In the firing step, the object bearing the image is heated, preferably at a rate not to exceed 40 F. per hour until the temperature of approximately 500 F. is reached and thereafter heated at an increased rate not to exceed F. per hour until the temperature in the range of 1250 to 1500 F. is reached. After this the object is allowed to cool slowly within the furnace to ambient temperature and is removed from the furnace. The article thus produced is a silver image having good, solid, clear black features on the white, crisp, background surface provided by the coating. The vitrified image is secure, being bonded tenaciously to the surface. It is not subject to the usual problems encountered with the prior art silver images such as peeling, blistering, contraction, stretching, tearing or frilling.
Although this invention has been described with particular reference to ceramic ware, it is to be understood that the principles of this invention may be applied also to glass plates, metal plates and other similar refractory surfaces. Such surfaces may, by applying this invention, be used not only for decoration but in order to record information in a permanent form. Further, printed circuits and photographic scenes as well as many other applications will be apparent to the user.
It is obvious that many embodiments may be made of this inventive concept and that many modifications may be made in the embodiments hereinbefore described. Therefore, it is to be understood that all descriptive matter herein is to be interpreted merely as illustrative and exemplary and not in a limited sense. It is intended that various modifications which might readily suggest themselves to those skilled in the art be covered by the following claims.
What is claimed is: 1. In a method of forming a vitrified silver image on a ceramic object comprising the steps of:
applying a prime coating to said object, applying a photosensitive silver halide emulsion over said prime coating, image-wise exposing said emulsion to actinic light and developing the emulsion to produce an image, and firing said ceramic object bearing said image to provide a vitrified silver image bonded to said prime coat, the improvement wherein said prime coat is applied by the steps of:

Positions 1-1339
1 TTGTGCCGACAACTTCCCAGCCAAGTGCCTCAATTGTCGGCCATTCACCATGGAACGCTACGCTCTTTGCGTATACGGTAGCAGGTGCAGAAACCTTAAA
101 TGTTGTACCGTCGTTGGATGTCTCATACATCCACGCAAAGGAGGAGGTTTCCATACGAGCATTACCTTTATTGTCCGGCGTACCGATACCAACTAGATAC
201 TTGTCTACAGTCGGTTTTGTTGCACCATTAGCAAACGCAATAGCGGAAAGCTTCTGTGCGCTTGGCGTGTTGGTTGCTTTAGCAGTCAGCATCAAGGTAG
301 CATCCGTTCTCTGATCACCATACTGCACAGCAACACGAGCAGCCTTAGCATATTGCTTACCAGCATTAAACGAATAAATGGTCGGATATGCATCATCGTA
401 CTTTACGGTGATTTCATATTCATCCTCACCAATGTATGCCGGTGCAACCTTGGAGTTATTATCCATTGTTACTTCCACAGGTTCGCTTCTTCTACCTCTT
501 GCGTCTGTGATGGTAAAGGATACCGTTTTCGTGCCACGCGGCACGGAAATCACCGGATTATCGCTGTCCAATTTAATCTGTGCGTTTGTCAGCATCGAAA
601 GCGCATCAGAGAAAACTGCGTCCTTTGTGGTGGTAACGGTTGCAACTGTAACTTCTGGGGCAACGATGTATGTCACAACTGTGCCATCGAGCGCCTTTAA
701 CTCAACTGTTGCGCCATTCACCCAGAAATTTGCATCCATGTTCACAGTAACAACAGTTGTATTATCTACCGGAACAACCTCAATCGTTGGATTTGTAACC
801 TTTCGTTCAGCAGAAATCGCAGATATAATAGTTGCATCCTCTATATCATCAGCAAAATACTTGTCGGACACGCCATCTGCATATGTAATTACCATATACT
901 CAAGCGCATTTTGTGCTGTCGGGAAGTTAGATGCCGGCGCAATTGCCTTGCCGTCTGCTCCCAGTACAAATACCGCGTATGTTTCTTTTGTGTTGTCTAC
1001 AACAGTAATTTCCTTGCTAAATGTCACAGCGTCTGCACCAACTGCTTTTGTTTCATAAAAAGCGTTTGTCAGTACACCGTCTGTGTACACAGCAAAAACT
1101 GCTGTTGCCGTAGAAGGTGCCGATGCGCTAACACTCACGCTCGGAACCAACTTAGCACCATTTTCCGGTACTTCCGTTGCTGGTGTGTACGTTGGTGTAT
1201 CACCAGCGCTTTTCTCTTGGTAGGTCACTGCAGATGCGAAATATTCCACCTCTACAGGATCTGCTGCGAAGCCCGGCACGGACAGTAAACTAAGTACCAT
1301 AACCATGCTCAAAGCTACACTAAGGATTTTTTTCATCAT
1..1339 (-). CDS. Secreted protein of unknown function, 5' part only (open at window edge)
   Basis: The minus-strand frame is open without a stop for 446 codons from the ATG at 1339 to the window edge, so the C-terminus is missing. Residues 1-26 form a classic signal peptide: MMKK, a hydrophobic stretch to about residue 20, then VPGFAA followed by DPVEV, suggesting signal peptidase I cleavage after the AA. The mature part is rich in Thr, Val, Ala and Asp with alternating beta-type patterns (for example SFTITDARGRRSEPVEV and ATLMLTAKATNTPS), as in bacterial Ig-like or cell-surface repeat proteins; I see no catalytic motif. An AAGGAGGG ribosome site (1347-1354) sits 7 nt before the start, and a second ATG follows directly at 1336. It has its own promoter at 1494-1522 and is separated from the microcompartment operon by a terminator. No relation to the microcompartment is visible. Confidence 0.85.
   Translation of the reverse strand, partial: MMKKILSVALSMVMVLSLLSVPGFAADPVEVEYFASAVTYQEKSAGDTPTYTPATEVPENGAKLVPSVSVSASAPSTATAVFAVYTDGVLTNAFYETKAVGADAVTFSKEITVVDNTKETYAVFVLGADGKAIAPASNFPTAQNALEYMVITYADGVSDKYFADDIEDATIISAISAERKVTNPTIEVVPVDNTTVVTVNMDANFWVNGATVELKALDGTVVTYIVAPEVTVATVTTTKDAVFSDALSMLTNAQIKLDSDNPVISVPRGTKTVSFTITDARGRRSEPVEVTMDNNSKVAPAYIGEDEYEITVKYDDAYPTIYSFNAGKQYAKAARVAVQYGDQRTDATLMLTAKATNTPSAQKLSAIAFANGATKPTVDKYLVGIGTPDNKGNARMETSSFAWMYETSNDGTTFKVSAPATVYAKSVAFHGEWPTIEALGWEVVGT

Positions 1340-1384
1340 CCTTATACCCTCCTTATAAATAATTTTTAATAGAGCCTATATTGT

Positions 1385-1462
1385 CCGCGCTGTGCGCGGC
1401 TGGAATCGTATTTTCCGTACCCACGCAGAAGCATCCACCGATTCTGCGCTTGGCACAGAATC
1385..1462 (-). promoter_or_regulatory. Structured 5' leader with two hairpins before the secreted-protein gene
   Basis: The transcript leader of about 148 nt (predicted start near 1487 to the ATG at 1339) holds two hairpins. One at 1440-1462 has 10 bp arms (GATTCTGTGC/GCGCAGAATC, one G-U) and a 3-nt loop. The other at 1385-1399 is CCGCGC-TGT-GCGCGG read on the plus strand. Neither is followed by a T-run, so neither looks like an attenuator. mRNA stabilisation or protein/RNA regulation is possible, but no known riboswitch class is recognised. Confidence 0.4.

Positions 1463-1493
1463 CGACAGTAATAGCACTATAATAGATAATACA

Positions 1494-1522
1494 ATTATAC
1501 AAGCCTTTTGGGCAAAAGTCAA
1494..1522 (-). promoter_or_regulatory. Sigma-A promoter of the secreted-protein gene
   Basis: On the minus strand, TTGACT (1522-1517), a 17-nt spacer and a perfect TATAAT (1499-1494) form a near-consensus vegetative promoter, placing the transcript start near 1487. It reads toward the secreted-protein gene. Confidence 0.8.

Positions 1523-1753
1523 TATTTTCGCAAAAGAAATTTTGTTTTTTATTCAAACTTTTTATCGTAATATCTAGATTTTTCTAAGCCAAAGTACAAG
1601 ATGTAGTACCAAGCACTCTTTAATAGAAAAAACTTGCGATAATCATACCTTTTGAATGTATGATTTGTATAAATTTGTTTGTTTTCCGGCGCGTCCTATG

coating said ceramic object with an engobe consisting of a mixture of volcanic ash, residual clay and a carbonate of a Group II element having an atomic number between 12 and 5 6 inclusive, and firing said coated object to bisque temperature to produce a white coating tightly adhering to said object. 2. A method according to claim 1 wherein the proportions said engobe consists of 1.00 part by weight of said carbonate, 1.00 to 0.8 part by weight of said residual clay, 1.00 to 1.2 parts by Weight of volcanic ash.
3. A method according to claim 1 wherein said residual clay is kaolin.
4. A method according to claim 1 wherein said salt is calcium carbonate.
5. A method according to claim 1 wherein said carbonate is strontium carbonote.
6. A method according to claim 1 wherein said image bearing object is fired at a first predetermined rate to a first temperature and then at a second increased rate to a second temperature.
7. A method according to claim 6 wherein said first temperature is about 500 F. and said second temperature is from 1250 F. to 1500" F.
8. A method according to claim 6 wherein said first rate is less than F. per hour and said second rate is less than F. per hour.
References Cited UNITED STATES PATENTS 3,406,066 10/1968 Avery 96-34 3,369,894 2/1968 Yu 9634 3,341,327 9/1967 Avery 96-34 3,171,742 3/1965 Yu 96-34 NORMAN G. TORCHIN, Primary Examiner I. WINKELMAN, Assistant Examiner US. Cl. X.R. 9636.2
3, 7 Dated y 97 Patent No.
Victor Spinski Inventor(s) It is certified that error appears in the above-identified patent and that said Letters Patent are hereby corrected as shown below:
Column 3, line 64, "ad" should read and Column 5, lines 19 and 20, cancel "the proportions"; line 25, "salt" should read carbonate Signed and sealed this 7th day of November 1972.
EDWARD M.FLEICHER,JR. ROBERT GOITSCHALK Attesting Officer Commissioner of Patents ORM po'wso (10459) USCOMM-DC 60376-P69 a US. GOVERNMENT PRINTING OFFICE I969 O356-334.